• It is worth noting that, for some reason, the iPhone 12 is not yet compatible with 5G roaming. According to Vodafone, this should change some time in 2021. 

Roam-further

  • This is a service that is available in 105 global destinations, where you can use your UK plan for just £6 a day. Pay monthly, SIM-only and mobile broadband Vodafone phone deals come with these roaming plans as standard. But it’s worth noting that this doesn’t include Vodafone Basics SIM-only deals.

Global Roaming Plus

  • If you choose a Vodafone plan that has Global Roaming Plue, then you will get 81 destinations included in your plan that you can roam in at no extra cost. These are all the European destinations, plus countries such as the USA, Australia and Canada.

  • If the country is not included in your roaming plan, Vodafone will text you when you arrive at your destination to let you know about the local charges.

  • Customers on Unlimited Max or Unlimited/Unlimited Lite plans will have slightly different coverage (and a usage cap of 25GB) so be sure to check your roaming allowances with Vodafone before you jet off.

Three roaming locations

Three has two roaming plans on offer, both of which reside under the ‘Go Roam’ banner. These are:

Go Roam in Europe 

  • Go Roam in Europe is available in 49 European destinations and is automatically added to all of its plans.

Go Roam Around the World

  • Go Roam Around the World is available in 22 global destinations, taking the total Go Roam destinations to 71. 

Terms apply for both roaming services - this is what you need to know:

  • In European destinations: up to 20GB of data at no extra cost. According to Three, if you go over this fair use limit, then you are subject to a surcharge. The good news is that there are no fair use limits for calls made or texts sent within its Go Roam in Europe destinations. 

In other destinations: 

  • Up to 12GB of data at no extra cost (if your usual plan allowance is higher than this)

  • Up To 5000 texts per month to UK numbers (if you usually have unlimited texts)

  • Up to 3000 minutes to UK numbers (if you usually have 3000 or more minutes)

  • Three will text you with local charges when you arrive at your destination. PAYG customers will need to have used their SIM card in the UK before Go Roam can be activated abroad. All other customers will have their devices automatically switched to roaming. 

O2 roaming destinations

O2 has several options for roaming abroad:

  • O2 Europe Zone: this allows roaming in 44 European destinations (something that hasn’t changed with the UK leaving the EU)

  • O2 Travel Inclusive Zone: This allows roaming to 75 global destinations at no extra cost (the 44 European destinations plus 21 others) This allows you 120 texts and 120 minutes daily plus data and is available on O2 Refresh and SIM-only tariffs. There is no data cap but traffic management is used.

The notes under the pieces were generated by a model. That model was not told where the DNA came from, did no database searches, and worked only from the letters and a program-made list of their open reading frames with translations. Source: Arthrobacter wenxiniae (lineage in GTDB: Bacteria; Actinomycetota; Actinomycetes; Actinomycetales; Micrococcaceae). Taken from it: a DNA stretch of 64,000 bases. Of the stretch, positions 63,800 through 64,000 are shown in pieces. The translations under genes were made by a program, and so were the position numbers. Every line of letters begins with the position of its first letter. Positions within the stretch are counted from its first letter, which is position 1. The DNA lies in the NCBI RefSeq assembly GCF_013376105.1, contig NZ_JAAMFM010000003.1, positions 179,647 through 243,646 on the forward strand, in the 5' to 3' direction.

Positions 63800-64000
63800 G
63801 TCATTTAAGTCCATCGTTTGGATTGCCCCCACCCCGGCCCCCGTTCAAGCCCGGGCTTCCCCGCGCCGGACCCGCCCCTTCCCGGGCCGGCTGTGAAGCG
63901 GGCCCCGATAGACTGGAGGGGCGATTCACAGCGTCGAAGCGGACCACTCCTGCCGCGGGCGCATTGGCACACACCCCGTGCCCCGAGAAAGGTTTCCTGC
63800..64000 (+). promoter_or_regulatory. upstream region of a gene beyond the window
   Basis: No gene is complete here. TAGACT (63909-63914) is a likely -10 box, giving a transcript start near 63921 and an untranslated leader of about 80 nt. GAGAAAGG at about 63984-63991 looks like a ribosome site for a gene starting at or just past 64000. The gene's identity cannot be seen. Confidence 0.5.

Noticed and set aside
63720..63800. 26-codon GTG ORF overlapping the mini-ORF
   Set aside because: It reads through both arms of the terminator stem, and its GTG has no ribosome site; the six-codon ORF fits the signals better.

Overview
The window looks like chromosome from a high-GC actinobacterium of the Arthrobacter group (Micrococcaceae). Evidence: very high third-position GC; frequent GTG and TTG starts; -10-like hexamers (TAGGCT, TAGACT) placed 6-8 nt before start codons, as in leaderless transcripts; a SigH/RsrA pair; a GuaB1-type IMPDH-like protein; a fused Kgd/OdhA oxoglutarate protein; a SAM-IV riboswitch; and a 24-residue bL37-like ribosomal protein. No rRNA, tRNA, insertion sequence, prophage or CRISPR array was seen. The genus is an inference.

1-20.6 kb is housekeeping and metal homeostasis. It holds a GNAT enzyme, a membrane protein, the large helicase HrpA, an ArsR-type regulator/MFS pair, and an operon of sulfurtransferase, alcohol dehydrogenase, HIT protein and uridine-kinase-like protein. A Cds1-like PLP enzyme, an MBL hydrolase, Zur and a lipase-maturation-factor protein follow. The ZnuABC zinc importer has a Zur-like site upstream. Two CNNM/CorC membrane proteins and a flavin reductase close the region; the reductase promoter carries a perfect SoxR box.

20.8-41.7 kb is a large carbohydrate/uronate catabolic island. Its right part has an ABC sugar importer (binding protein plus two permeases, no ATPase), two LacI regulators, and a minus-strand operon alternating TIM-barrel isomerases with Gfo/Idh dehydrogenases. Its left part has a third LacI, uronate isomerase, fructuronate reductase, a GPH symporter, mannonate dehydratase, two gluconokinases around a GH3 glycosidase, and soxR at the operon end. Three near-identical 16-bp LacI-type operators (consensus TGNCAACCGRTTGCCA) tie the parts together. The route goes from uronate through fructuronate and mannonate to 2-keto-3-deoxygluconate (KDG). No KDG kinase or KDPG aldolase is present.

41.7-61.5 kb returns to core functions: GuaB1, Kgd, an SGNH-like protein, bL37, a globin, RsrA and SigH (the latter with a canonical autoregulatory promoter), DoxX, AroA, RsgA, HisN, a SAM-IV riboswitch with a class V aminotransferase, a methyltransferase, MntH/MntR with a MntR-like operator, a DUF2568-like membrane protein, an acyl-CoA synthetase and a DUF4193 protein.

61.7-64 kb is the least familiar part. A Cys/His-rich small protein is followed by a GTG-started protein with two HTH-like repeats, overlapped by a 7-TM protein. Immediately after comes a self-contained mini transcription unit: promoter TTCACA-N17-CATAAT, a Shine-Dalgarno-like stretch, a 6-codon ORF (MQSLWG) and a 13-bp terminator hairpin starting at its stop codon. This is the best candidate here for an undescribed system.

• Daily fixed charge for all other plans and something called the O2 Travel Bolt On, which allows further roaming to destinations outside its Inclusive Zone for £4.99 a day.

  • O2 Travel options can only be used for periodic travel, not extensive stays abroad.

EE roaming destinations 

There are myriad roaming options available through EE. Here are the options you can go for.

Europe zone

  • EE allows roaming as part of its mobile contracts to 47 European destinations 

  • Max plans bought after 10 May 2017 include roaming for the USA, Canada, Australia, New Zealand and Mexico.

EE Travel Data Pass

  • EU roaming is free of charge with EE, as it is with the other major suppliers. The EE Travel Data Pass covers more remote destinations, providing a set data allowance at a daily price:

  • 500MB will cost £4.80 a day in: Canada, USA

  • 500MB will cost £6 a day in: Australia, China, India, Mexico, New Zealand, South Africa, Thailand, Turkey, UAE

  • 150MB will cost £6 a day in 45 destinations including Bangladesh, Brazil, Jamaica, Japan

  • You will only pay on days when you use your phone, and you don’t need to cancel it when you get home. It will automatically reactivate the next time you next head abroad.

  • After you use up your daily data allowance, none of the EE roaming plans will charge you without warning. Instead, you’ll be prompted to extend your roaming plan so you can stay connected.

What countries are included in my roaming plan?

This depends on your network provider. Bear in mind that not all destinations will be free to roam in or included in your plan. Your ability to roam in any destination should be treated as subject to change, so always make sure to confirm if your destination is covered by your network provider before travelling. Even where roaming is free and requires no special activation, you should still double-check if there are any fair use limits before you start using your phone abroad.

Last updated: 14 January 2021